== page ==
The U.S. Department of Labor’s Occupational Safety and Health Administration (OSHA) has established a revised National Emphasis Program (NEP) to identify and reduce or eliminate worker exposures to respirable crystalline silica (RCS) in general industry, maritime, and construction. The NEP will use a combination of outreach and targeted enforcement to ensure that employers provide a safe workplace for their employees. The NEP targets specific industries expected to have the highest numbers of workers exposed to silica, and focuses on enforcement of the new silica standards for general industry, maritime (29 CFR § 1910.1053) and construction (29 CFR § 1926.1153). These standards became effective in June 2016.
Construction employers were required to begin complying with their standard as of September 23, 2017, and general industry and maritime employers were required to begin complying with their standard as of June 23, 2018.
What is silica and why is OSHA focusing on it?
Respirable crystalline silica consists of small silica particles that are generated by cutting, sawing, grinding, drilling, and crushing materials such as stone, rock, concrete, brick, block, and mortar. Inhaling the dust created during these operations can cause silicosis, an incurable lung disease, lung cancer, and chronic obstructive pulmonary disease. For more information on the health effects from silica exposure, and how employers can protect workers, visit OSHA’s Safety and Health Topics webpage on crystalline silica.
What changes were made to the NEP?
- Revised application to the lower permissible exposure limit for respirable crystalline silica to 50 micrograms per cubic meter (µg/m3) as an 8-hour time-weighted average in general industry, maritime, and construction;
- Updated list of target industries, as listed in the appendix of the NEP; from this list, area offices will develop randomized establishment lists of employers in their local jurisdictions for targeted inspections;
- Compliance safety and health officers will refer to current enforcement guidance for respirable crystalline silica inspection procedures and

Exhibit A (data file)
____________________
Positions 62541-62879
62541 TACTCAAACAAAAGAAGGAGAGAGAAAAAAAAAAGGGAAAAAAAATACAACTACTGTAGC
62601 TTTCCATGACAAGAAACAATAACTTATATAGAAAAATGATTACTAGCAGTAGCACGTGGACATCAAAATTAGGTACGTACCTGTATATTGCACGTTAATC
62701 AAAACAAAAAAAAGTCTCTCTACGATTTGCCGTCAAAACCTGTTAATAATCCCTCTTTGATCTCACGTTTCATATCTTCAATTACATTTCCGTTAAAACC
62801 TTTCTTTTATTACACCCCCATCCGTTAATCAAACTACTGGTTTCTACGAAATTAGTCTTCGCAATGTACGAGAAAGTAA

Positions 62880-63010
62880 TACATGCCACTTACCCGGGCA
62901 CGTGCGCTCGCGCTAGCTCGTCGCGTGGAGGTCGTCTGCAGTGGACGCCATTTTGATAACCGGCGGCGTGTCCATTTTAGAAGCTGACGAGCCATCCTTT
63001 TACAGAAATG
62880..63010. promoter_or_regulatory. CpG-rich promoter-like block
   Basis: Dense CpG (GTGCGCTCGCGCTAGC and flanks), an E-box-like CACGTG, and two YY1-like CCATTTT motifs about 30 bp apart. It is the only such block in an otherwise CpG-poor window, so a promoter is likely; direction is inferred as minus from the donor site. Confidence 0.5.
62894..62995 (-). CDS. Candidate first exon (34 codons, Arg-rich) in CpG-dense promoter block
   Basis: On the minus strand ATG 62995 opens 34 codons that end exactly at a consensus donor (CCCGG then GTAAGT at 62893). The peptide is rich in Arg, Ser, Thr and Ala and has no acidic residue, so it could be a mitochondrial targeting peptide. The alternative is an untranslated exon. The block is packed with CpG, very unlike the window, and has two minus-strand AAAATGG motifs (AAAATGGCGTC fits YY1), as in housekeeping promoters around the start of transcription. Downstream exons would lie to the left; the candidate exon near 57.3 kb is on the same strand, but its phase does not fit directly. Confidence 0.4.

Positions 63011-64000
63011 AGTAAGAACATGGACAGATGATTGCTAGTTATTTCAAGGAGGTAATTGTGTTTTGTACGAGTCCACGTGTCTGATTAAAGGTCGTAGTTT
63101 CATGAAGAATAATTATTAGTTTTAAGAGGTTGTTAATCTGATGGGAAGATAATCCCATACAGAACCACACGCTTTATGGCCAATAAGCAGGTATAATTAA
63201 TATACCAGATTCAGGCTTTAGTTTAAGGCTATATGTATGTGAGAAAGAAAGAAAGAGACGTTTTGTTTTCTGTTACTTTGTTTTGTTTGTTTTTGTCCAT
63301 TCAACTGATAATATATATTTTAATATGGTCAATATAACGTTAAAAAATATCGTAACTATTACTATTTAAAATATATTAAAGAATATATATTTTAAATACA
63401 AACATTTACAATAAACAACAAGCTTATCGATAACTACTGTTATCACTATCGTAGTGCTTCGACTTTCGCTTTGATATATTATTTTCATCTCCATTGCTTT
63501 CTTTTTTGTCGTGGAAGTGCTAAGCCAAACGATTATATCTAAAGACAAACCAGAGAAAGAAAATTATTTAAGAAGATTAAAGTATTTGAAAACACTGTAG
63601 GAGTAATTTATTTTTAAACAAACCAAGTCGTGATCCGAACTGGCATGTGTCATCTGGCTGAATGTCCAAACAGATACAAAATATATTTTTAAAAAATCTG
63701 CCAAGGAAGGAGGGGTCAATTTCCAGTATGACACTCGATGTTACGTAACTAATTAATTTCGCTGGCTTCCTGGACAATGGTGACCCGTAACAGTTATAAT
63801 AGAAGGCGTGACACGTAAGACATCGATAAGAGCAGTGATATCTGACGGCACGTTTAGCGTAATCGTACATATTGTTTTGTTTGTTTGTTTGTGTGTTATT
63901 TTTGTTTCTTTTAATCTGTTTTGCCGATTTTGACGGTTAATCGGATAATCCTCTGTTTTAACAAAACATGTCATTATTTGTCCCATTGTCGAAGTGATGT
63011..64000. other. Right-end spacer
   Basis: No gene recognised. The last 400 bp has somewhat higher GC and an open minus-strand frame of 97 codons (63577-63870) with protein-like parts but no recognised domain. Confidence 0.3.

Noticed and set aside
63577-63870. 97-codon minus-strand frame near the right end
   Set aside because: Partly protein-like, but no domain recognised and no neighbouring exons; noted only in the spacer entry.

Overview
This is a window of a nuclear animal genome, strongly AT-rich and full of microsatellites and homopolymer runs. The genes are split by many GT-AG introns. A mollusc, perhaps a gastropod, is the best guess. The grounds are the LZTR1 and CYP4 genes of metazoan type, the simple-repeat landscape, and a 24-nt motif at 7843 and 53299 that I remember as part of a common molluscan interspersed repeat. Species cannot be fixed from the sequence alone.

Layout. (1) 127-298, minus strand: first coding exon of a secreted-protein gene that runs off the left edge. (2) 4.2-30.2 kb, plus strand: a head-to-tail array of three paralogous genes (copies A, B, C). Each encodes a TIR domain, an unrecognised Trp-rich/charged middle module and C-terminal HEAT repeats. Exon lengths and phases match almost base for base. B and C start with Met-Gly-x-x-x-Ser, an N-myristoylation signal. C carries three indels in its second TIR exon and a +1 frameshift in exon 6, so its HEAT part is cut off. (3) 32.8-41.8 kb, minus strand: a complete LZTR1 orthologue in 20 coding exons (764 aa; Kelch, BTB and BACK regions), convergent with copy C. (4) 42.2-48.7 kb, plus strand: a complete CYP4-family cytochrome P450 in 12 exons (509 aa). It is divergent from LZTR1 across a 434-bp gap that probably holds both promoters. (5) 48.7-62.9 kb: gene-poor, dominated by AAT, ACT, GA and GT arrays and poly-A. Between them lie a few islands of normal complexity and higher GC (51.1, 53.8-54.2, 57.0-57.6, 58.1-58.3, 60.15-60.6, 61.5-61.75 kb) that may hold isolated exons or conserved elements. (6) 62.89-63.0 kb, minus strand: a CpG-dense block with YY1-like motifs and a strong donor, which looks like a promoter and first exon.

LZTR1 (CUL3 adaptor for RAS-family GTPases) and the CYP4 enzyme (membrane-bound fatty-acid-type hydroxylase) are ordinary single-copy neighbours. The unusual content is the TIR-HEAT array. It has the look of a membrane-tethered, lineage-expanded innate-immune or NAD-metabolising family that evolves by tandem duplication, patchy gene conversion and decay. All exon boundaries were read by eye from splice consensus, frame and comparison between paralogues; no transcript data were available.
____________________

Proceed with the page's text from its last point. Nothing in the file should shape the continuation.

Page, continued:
- State Plans must participate because of the nationwide exposures to
To help employers in their efforts to identify and correct exposure to respirable crystalline silica, your local Area Office is available to answer questions and concerns.
OSHA also funds a free consultation program under Section 21(d) of the Occupational Safety and Health Act for small employers. The consultation program helps employers identify and correct hazardous conditions at their worksites, as well as improve occupational safety and health management systems. These programs are well staffed with highly trained safety and health professionals. To schedule an on-site consultation visit, please contact your local consultation program (Consultation Directory).
The Respirable Crystalline Silica NEP became effective on February 4, 2020 beginning with a three-month period of education and prevention outreach. During this time, OSHA will also continue to investigate complaints, referrals, hospitalizations, and fatalities.
Silica is one of the most abundant minerals on the planet and when it is cut, sawed, grinded on, drilled or crushed it can release respirable particles that can lead to silicosis or cancer. To help prevent this, the OSHA standard contains straight forward common sense approaches to controlling this exposure.